Bybee and Slobin asked English-speaking preschoolers, third graders (ages 8-10) and adults to produce past tense forms under time pressure. They found that the preschoolers almost always made errors like “blowed” instead of “blew,” but the third graders and adults hardly ever did. On the other hand, the third graders and adults did create novel irregular forms like “glew” as the past tense of “glow” and “snoze” as the past tense of “snooze.” They concluded that changes like the rise of “snuck” can only be driven by adults and older children.

What was this condition of language change that Slobin recreated in the laboratory? Forgetting. We forget all kinds of things. We forget where we left our keys, we forget where our second cousin is going to college, we forget how to hammer a nail or how to sing “Cielito Lindo.” It shouldn’t surprise us that once in a while we forget the past tense of “dive,” or the plural of “rhinoceros.” We’ve all been there.

So what do you do when you forget? Do you stand there like a moron with your mouth open? Well, yes, we all do sometimes. But after a while, or if you’re thinking quick, you’ll improvise. You’ll think of all the similar things and do something like that. You’ll look in the places you’ve found your keys in the past. You’ll mention another, similar college. You’ll swing the hammer the way you swing a tennis racket or you’ll substitute a word that fits in the song.

That’s what we do with the past tense. We think of how we’ve made the past tense of all the similar verbs and do something like that. We linguists call that analogy.

In researching the title for this post, I discovered that it comes from Nietzsche, of all people. Funny enough, I agree with Nietzsche that cultural change comes from forgetting, but I disagree with him that it needs to be an “active forgetting.” Passive forgetting seems to work just fine.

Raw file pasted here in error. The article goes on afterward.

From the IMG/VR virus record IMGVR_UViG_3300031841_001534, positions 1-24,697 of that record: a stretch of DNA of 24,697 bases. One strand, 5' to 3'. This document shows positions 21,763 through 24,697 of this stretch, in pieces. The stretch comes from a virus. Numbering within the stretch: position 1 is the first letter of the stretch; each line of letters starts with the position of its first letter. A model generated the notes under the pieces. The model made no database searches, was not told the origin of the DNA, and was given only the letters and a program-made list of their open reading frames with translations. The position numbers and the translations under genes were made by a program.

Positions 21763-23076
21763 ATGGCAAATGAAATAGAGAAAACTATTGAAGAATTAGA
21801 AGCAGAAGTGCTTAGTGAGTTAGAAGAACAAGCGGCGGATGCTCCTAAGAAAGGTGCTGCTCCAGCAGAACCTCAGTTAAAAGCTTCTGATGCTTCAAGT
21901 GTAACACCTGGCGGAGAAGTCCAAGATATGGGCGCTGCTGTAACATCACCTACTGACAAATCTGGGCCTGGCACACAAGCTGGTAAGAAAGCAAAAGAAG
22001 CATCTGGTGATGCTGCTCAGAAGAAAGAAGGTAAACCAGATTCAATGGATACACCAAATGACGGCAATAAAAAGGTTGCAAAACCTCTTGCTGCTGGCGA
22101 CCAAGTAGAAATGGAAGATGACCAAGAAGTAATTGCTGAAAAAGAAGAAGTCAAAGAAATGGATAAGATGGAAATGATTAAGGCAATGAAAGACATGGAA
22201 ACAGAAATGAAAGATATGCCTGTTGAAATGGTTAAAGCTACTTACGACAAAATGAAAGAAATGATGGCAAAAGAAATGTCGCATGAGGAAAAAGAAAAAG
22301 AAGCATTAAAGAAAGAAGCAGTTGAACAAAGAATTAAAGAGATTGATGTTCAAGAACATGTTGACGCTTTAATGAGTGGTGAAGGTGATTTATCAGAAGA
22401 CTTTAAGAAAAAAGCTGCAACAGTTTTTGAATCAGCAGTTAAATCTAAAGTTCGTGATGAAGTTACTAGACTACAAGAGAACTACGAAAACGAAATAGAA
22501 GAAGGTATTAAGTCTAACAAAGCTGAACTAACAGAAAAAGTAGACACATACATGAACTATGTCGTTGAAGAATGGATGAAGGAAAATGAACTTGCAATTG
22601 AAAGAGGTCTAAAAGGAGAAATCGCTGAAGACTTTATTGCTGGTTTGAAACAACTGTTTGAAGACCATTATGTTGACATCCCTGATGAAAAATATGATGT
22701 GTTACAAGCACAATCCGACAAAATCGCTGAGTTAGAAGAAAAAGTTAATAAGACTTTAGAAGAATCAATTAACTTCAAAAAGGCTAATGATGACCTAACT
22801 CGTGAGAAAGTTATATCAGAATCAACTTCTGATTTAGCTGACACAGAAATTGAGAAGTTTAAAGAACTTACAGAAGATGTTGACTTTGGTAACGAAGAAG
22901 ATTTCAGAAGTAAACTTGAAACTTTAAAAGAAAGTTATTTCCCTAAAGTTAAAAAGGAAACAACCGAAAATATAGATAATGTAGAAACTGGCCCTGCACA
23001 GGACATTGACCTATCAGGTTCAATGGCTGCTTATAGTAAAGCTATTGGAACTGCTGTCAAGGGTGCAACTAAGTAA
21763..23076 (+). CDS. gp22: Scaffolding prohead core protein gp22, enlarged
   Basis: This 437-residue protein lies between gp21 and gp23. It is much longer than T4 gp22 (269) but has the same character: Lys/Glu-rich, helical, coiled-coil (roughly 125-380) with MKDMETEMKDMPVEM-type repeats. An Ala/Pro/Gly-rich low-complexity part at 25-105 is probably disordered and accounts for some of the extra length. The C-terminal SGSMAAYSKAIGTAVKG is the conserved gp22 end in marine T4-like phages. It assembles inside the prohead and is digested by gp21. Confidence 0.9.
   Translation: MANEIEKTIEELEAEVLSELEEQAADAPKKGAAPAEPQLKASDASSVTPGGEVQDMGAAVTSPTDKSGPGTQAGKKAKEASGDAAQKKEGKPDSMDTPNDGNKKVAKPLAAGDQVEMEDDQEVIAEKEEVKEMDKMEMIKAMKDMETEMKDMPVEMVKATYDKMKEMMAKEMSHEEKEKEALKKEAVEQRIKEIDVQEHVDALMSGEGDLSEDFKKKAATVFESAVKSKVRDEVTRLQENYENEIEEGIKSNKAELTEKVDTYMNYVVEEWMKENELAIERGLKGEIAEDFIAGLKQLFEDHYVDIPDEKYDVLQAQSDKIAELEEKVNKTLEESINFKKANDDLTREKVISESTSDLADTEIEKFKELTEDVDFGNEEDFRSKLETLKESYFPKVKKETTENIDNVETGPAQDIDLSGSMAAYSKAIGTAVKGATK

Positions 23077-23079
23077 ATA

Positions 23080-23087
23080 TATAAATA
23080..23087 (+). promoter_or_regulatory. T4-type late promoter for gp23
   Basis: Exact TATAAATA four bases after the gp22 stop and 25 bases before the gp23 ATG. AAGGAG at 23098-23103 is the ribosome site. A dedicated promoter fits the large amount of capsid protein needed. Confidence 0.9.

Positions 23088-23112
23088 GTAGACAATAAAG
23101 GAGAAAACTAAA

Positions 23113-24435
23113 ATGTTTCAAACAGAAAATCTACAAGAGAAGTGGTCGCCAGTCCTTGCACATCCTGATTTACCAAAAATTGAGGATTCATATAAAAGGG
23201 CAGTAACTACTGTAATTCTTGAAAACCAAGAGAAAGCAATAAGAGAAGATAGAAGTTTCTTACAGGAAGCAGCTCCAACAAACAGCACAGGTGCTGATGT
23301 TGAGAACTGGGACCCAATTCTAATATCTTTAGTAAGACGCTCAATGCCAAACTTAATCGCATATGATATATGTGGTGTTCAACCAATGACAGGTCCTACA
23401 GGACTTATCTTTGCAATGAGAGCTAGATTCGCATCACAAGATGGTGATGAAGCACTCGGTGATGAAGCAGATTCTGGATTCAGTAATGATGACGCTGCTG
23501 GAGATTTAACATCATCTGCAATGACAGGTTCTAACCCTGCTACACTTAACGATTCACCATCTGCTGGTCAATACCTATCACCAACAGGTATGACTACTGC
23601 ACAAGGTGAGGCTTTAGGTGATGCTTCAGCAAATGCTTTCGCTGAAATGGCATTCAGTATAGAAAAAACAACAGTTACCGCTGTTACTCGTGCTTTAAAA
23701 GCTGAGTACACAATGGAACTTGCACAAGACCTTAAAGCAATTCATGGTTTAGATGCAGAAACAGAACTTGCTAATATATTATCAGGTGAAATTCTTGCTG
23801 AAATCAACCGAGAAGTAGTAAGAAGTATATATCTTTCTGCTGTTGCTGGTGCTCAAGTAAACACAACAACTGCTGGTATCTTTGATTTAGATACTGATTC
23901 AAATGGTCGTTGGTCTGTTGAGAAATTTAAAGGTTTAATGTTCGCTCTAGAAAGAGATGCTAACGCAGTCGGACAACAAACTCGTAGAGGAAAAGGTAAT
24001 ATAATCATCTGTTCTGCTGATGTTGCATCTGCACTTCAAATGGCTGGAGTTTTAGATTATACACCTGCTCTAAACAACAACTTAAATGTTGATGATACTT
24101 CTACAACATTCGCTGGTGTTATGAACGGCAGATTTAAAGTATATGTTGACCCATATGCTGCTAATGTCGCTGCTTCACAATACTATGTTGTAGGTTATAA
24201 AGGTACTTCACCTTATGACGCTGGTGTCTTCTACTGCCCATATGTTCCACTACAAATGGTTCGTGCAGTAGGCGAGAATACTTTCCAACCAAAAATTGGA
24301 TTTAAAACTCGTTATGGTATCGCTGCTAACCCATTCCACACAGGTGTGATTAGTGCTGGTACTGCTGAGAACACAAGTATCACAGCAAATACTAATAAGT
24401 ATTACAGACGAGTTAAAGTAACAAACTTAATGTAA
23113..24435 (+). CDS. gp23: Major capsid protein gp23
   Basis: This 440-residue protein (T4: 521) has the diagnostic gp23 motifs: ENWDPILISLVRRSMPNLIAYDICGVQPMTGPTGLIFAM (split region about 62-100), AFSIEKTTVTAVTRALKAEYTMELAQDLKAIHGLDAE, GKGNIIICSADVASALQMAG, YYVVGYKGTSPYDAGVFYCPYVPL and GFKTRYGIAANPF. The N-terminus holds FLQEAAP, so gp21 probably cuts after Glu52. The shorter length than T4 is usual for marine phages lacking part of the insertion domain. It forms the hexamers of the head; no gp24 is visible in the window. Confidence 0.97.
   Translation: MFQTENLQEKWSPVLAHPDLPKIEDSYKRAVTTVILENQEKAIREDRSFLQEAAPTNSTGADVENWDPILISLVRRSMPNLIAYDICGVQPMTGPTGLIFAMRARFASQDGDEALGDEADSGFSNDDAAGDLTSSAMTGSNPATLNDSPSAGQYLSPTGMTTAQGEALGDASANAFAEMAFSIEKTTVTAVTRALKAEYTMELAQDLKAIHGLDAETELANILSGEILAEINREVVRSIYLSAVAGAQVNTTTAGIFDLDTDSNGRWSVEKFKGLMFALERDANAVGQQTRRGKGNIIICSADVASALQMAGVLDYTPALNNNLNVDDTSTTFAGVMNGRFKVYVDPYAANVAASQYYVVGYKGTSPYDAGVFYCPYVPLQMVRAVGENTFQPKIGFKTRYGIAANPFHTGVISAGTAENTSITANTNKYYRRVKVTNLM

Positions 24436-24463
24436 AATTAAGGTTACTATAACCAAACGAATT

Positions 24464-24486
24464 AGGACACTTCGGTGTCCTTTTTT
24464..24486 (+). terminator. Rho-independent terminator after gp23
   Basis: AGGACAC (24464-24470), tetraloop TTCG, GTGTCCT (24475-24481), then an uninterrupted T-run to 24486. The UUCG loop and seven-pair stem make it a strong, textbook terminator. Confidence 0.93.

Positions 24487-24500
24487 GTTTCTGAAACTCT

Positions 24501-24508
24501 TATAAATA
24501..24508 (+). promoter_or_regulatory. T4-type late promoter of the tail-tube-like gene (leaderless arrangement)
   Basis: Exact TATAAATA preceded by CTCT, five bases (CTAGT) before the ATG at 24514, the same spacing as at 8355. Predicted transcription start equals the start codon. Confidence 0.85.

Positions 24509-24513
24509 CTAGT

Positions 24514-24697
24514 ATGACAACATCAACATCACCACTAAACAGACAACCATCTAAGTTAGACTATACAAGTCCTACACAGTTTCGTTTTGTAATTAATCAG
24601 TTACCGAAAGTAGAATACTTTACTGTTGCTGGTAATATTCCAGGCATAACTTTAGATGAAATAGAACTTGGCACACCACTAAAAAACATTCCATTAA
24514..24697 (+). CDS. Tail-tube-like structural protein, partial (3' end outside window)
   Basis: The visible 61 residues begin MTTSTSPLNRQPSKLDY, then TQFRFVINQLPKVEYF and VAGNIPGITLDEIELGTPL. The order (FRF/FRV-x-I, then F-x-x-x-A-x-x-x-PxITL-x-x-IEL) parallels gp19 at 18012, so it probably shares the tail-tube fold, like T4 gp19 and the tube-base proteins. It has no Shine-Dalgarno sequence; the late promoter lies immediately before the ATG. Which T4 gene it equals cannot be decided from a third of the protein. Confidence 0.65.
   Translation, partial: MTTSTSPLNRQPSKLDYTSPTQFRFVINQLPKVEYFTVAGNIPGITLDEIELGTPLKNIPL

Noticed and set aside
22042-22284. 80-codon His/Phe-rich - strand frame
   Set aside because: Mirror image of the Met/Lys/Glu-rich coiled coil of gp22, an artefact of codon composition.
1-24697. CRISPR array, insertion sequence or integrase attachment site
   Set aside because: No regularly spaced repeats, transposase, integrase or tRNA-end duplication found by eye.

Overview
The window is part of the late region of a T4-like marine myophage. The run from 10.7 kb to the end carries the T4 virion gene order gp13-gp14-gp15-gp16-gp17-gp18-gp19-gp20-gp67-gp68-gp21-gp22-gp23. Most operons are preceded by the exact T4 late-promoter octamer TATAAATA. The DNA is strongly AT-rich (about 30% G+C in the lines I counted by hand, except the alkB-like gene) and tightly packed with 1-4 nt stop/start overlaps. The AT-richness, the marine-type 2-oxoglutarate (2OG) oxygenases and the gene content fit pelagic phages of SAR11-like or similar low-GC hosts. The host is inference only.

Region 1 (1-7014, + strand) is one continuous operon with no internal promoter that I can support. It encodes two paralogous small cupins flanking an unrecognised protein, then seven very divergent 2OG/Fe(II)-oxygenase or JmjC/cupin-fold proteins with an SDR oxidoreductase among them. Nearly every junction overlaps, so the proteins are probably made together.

If you want to find out how analogy leads to “snoze” and “snuck,” you can read Bybee and Slobin’s papers at the links above, or watch this space and I’ll post more about it soon.

Categorizing people

Earlier this year I talked about Wittgenstein’s family resemblances, which Rosch interpreted as radial categories. I’ve also talked about how categorization is used in arguments, with a layer of “category fight” superimposed on an underlying conflict, and often obscuring that underlying conflict.

I’ve used this in class with my students when we’re studying semantics. I think an understanding of polysemy and an ability to see beyond category fights is a hugely important skill, one that I don’t think they’re likely to get elsewhere. I use real examples, and I can find several new ones every week. But I try to stick to fights over non-human entities, because whenever people try to categorize humans it causes problems.

I don’t know for sure why fights over categorizing humans are so much more fraught than categorizing, say, food, but I have a couple of guesses. First of all, humans are just a lot more complex than almost anything else we categorize. We’re hard to pin down, and thus more likely to belong to radial or complex categories. Second, we’re humans, so the stakes are higher. The human you categorize may well turn out to be yourself.

One of the most contentious categorization project is the bitter wars that have been fought over various categories of people with transgender feelings, thoughts and actions, which I discuss extensively in another blog (but even I only scratch the surface). It has become a commonplace of political correctness to refer to categories of people with adjectives rather than nouns, because the nouns tend to have more negative connotations (for example, “Jewish person” vs. “Jew”). I recently had a discussion on this blog and on Twitter with some editors about the categories of “prescriptivist” and “descriptivist,” and I grew more and more convinced that the root of the problem was that we were trying to categorize people.

A few months ago I was thinking about all the problems that come from categorizing people, and I wondered, “what if we just stopped, and didn’t categorize any more people? Why do we categorize people, anyway?” In thinking about it some more, I realized that we have a deep and ancient need to categorize people. When we see someone we ask ourselves a number of questions in rapid-fire succession:

  • Is this a stranger or a friend?
  • Is this person dangerous?
  • Is this a potential mate?
  • Is this someone who might want to buy what I’m selling?
  • Is this someone who might have something valuable to offer?

We use categories to help us answer these questions: Is the person one of us? One of the bad people? Man or woman? Old or young? Rich or poor? But it’s important to note that these categorizations don’t actually answer the question. They’re only good for an immediate first pass. They’re kludges.